It was announced yesterday that Salem Senators, who were left without WIL opposition for three days when Victoria forfeited its franchise yesterday morning, had agreed to play the Tyees tonight in an exhibition game for “Player Appreciation Night.”
All net proceeds will be divided among members of the Tyees to help defray their travelling expenses back to their homes.
Don Pries, manager of the Victoria club, announced that he would have all of his players, with the exception of outfielder Neil Sheridan, who has left to join Vancouver Capilanos in action. Berlyn Hodges, city-grown southpaw who is to get a chance with Portland Beavers of the Coast League, has been named to do the pitching for the Tyees.
And, best of all, Salem-manager Hugh Luby stated that he would give the Tyees another chance at Joe Nicholas, the righthander who wouldn’t pitch for them. Nicholas made one start for the Senators, beating the Tyees, 5-1, at Salem two weeks ago but the Islanders feel that they can even the count. They certainly have the desire.

Directors Of WIL In Meet
[Tri-City Herald, Aug. 4, 1954]
The remaining directors of the ursanforized Western International league tre meeting in Seattle today to plot the course for the seven remaining teams for the rest of the season.
The big problem on the agenda is scheduling, brought about by the departure of the Victoria entry.
The Victoria club is the third to turn belly up this season, and what started out to be the largest loop in organized baseball has been shrinking like a fresh-cut 1x12 ever since.
First to go were Spokane and Calgary and the double-departure then simplified scheduling problems. Now, with the league down to seven teams, it means one club will be idle every day which in turn means 18 players somewhere are being paid for not playing.
However, in Tacoma, league president Bob Abel denied that the Victoria demise means the end of the league. And here in the Tri-Cities, Tri-Clty Athletic Association directors have let it be known that the Tri-City club would finish the season even if it means going along in a four-team league.
Victoria quit the league after a meeting of its board of directors Tuesday morning. After the meeting, Bob Cox, president of the group there gave financial difficulties
brought on by poor attendance as the reason.
Victoria long has been one of the shakier ones in the shaky league. Several times the club was saved by contributions of a British "angel," a share of whose wealth now rests in the coffers of some expensive playing talent.
In an effort to forestall the inevitible collapse, the Tyee management tried several promotions to bring out crowds including selling tickets for the entire second half at 12.50 a book. None worked.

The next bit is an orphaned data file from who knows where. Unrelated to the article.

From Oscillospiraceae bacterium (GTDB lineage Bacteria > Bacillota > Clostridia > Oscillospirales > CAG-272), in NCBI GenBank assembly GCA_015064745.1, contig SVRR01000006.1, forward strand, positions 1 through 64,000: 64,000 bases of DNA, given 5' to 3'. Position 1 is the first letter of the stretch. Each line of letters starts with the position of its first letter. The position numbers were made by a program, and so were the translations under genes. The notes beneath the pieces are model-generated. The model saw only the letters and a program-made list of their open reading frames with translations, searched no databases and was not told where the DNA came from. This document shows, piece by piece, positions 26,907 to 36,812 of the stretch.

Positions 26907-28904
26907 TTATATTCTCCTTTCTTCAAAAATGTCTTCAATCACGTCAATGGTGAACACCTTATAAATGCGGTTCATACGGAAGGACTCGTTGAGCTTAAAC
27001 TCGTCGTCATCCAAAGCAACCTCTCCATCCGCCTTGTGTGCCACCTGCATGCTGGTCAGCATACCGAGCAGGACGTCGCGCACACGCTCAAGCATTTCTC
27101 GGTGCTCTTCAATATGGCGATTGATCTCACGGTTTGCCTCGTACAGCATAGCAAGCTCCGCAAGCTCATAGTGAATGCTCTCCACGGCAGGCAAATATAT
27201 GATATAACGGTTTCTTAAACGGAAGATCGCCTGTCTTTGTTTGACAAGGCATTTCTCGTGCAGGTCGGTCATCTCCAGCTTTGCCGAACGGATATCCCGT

So far, there is no indication that other dubs are in serious financial straits. However, most of hem. Including Tri-Clty, are eadlng a hand-to-mouth existence and more tales of further financial woes may come out of the Seattle meeting.

Sports Notes

[Tri-City Herald, Aug. 4, 1954]
Victoria Is Kaput
Whenever things look serene on the Western International league waters, along comes something to stir things about a bit. Ever since the league got going on the second one-half schedule, it looked as if it might last at least through this season as an eight-team league.
Then Victoria chooses to do its el foldo.
The possible demise of Victoria was not entirely unexpected. Harold Matheson, president of the Tri-City Athletic association, had predicted such at the meeting of the stockholders right near the end of the first half.
And there were plenty of indications in the wind. First came the deal way last June when Victoria failed to pay its league assessments. But it got past that hump. What is not generally known, though, is that Victoria failed to pay its league assessments again since that time.
Victoria truly can be said to be a team that was "done under" in an effort to keep up with the high-spending Vancouver Capilanoes. When the Caps started loading the roster earlier this year, Victoria was one of the clubs that took more than an ordinary amount of interest in the procedure, simply because the club knew that under the natural rival system of scheduling, it was going to be playing the Caps a high-percentage of games through the year.
* * *
They Didn't [Buy] The Product

So the club that nearly folded last season, and has never drawn too well, started signing players that none but the Vancouver beer barons could afford.